For the purposes of discussion, Italy is divided into three regions: (1) the north, roughly the Po Valley and the Alpine valleys, but including Liguria in the west; (2) the center; and (3) the south, Sicily and the smaller islands. For much of its history, northern Italy has been culturally closer to central Europe than to the Mediterranean world.
early bronze age
The Early Bronze Age begins at about 2300 b.c. and marks the start of a new cultural cycle in northern Italy, which continues with few substantial changes until the end of the Recent Bronze Age. The Early Bronze Age is characterized by the Polada culture, which has roots in the preceding Bell Beaker phenomenon and shows strong links to central Europe. Polada settlements seem to be preferentially in wetland locations, both in the morainic hills along the Alpine margin (where Cavriana is located) and around the larger lakes, but also in the plain to the north of the Po River (where Lagazzi del Vhò and Canàr are found). The choice of wetland locations—which were common in northern Italy during the Early, Middle, and Recent Bronze Ages—is difficult to explain, but they seem to be a cultural constant. Little is known of settlement in the plain to the south of the Po, though this area was inhabited in the Copper Age and densely settled in the Middle and Recent Bronze Ages. Interestingly, evidence of metal hoards has been found in this area. Burial evidence, however, is almost completely absent in the Early Bronze Age of northern Italy, though the presence of human skulls at some sites (such as Barche di Solferino) suggests alternative methods of disposing of the dead, perhaps by exposure.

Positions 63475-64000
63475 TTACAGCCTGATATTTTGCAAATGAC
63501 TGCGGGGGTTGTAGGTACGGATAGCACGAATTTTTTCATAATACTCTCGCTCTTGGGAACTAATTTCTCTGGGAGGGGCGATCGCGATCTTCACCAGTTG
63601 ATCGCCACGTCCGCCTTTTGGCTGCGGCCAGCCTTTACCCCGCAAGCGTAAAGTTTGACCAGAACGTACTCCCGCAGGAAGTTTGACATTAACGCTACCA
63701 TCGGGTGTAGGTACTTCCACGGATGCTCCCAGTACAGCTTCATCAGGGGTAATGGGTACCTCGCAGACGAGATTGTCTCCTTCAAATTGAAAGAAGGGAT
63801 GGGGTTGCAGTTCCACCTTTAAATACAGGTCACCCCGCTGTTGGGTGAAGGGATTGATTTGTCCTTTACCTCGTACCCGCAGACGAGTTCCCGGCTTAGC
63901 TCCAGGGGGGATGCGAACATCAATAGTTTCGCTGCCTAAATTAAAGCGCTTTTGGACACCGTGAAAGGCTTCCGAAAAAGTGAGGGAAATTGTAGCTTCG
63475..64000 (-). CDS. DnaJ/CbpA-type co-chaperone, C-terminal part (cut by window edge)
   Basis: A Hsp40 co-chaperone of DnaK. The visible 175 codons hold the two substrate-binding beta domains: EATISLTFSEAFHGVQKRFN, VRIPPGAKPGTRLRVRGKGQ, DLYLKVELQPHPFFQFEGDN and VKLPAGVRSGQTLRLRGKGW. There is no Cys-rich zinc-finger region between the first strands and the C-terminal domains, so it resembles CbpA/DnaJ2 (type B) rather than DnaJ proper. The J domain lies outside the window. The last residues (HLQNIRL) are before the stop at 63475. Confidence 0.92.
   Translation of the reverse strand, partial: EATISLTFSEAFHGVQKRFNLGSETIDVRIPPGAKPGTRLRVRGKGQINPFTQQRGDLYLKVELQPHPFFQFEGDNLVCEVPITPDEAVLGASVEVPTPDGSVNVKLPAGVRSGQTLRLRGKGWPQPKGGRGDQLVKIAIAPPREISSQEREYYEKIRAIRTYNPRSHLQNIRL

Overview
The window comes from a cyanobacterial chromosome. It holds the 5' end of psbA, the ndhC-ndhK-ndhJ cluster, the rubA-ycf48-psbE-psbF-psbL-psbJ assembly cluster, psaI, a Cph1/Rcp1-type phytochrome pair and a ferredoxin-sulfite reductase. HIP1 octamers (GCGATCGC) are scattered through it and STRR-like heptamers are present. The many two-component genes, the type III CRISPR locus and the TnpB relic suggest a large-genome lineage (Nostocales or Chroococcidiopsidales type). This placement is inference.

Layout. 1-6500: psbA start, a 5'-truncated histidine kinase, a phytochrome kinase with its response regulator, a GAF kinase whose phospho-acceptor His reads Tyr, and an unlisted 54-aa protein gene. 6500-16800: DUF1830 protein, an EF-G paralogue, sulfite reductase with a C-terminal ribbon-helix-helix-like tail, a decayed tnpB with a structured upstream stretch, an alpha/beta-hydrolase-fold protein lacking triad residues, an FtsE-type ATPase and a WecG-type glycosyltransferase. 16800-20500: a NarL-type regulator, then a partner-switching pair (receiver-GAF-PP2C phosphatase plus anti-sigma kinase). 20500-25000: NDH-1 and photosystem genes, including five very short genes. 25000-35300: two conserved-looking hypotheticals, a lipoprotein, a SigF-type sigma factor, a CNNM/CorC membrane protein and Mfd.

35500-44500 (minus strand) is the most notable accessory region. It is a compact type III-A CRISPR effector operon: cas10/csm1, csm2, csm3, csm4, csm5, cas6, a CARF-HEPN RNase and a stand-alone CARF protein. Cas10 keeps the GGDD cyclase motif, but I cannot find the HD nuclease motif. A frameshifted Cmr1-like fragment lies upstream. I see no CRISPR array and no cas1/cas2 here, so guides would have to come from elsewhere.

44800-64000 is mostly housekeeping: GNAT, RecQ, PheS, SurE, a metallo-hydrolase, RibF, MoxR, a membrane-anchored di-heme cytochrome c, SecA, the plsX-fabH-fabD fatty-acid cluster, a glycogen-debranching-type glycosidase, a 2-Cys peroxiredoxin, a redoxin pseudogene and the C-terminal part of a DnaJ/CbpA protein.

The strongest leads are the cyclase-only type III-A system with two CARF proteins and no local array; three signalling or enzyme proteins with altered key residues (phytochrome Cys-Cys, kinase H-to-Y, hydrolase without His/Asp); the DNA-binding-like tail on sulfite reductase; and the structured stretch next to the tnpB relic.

Metalworking seems to have taken place in settlements, as indicated at Ledro, Rivoli, and Monte Covolo. The hoards, which seem to have been deposited away from settlements, often consist of assemblages of a single artifact. For example, the Savignano hoard consists of ninety-six flanged axes. The Pieve Albignola hoard, from the western plain to the north of the Po, comprised thirty-seven axes, both finished and unfinished, some from the same mold. Such hoards are usually interpreted as traders' hoards. Prestige artifacts, in amber and faience, are found in settlements, but there is little evidence for overt social ranking.